It’s hard not to notice him; always there as you cross the street waiting for the signal to go from red to green. He’s unlike any other symbol in the world and has come to define the former East Germany. His name is Ample Man and he’s the most famous walk signal in the world.
During the Cold War, West and East Germany had their own versions of nearly everything, including the common pedestrian signals. In the West the figure was a generic form, but in the East it was a man with a well-defined hat, Amplemann. The shapes originated from an East German traffic psychologist who wanted to make signals for both cars and pedestrians easier to understand by everyone, from the colorblind to the young and elderly. While his traffic light designs were abandoned, his ideas for changing generic pedestrian signals into ones that were clear and understandable led to the Ample Man images still seen today.
Introduced in 1961, the Ample Men quickly became popular, achieving a level of cult status almost unparalleled. The figures appeared in cartoons, board games and books; all designed to teach and inform kids about the right and wrong ways to do things. Once Germany was reunified in the 1990s, many symbols from East Germany were abandoned, and even Ample Man came under attack.
There was an attempt to standardize all pedestrian symbols throughout Germany and soon this beloved figure disappeared. After a few years though, the public began to rebel. Experts called Ample Man an example of a positive aspect of a failed social order. What is now called Ostalgie, or the East German nostalgia movement, adopted Ample Man as their mascot and eventually their protests worked. Ample Man returned to the streets of Berlin, this time in both West and East Berlin.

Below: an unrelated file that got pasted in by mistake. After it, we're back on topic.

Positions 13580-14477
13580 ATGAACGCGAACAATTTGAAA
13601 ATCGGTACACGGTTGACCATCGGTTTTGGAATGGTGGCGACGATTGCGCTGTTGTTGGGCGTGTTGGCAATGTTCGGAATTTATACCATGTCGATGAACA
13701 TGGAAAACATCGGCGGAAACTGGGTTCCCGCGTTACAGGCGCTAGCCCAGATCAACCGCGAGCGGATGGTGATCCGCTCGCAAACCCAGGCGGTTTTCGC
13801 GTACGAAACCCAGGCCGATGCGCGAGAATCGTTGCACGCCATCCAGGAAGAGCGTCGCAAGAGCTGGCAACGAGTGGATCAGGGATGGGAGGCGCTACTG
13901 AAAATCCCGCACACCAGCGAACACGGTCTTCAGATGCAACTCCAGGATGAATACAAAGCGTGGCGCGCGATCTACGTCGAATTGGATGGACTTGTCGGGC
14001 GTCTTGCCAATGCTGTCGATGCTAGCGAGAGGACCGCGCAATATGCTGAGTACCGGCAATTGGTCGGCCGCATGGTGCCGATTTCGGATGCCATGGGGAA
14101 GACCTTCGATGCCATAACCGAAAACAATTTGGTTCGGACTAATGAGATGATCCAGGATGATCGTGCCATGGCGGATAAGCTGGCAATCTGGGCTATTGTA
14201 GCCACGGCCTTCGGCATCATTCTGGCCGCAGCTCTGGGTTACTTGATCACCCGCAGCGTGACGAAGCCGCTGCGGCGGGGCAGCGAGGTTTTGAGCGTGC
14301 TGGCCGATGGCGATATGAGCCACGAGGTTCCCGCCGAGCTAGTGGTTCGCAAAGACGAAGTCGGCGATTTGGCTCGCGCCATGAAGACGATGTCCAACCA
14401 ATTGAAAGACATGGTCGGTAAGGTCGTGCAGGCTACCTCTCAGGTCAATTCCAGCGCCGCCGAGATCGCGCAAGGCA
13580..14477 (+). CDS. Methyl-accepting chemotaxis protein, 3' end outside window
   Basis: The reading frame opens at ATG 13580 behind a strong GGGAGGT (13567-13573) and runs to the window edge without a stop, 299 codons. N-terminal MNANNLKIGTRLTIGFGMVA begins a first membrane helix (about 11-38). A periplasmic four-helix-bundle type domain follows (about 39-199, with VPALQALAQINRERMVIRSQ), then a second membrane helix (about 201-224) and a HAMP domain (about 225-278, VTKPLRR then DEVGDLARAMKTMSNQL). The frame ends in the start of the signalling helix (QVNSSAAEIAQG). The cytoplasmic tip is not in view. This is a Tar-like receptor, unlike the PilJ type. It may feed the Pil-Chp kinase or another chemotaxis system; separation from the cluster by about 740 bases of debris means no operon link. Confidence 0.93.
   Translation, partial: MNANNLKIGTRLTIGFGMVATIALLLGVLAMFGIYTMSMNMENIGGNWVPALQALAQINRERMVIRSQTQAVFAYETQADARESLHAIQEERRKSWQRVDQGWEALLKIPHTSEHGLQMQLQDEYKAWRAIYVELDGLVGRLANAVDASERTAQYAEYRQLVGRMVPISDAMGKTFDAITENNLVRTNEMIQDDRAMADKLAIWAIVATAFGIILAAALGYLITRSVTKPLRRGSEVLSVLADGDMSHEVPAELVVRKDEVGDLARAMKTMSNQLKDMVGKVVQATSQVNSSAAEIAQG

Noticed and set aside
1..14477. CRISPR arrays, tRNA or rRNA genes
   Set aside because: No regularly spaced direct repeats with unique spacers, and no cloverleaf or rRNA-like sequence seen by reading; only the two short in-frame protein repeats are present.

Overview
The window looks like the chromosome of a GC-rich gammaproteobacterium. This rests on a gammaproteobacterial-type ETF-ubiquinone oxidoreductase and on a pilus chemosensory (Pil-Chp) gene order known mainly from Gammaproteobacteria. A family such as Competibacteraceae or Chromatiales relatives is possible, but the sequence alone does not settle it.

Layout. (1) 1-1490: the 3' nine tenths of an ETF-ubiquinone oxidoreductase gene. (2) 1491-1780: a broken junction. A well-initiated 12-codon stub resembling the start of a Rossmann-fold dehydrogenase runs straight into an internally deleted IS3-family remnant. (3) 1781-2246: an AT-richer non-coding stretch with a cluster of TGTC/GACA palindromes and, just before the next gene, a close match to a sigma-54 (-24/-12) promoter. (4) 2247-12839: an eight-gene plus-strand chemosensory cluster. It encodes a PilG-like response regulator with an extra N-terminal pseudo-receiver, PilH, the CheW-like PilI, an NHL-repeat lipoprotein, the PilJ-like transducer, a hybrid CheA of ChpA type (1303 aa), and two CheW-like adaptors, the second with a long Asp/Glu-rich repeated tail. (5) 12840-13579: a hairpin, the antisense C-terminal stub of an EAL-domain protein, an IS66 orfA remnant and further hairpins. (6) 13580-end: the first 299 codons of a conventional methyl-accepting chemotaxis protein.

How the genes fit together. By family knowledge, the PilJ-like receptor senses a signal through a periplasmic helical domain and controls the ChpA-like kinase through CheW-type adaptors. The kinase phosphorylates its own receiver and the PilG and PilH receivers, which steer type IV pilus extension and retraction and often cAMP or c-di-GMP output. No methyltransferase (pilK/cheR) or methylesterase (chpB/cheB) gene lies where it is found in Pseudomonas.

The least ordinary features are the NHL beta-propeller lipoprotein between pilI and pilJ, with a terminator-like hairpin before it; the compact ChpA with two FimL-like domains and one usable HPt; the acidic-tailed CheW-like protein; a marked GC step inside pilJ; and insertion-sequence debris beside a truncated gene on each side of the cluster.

Since then Ample Man has taken on a life of his own, spawning gift shops devoted entirely to this unlikely mascot of the city. During my visit there it was easy to see why so many love this simple figure. The silhouette is a strange moment of personality in a world that is increasingly impersonal. A walk signal may seem an unlikely place for such a beloved symbol, but maybe that’s why it works. Regardless, even after a short stay in Berlin I find it hard to imagine the city without this important, unofficial mascot.
Have you been to Berlin? Did you notice the Ample Man?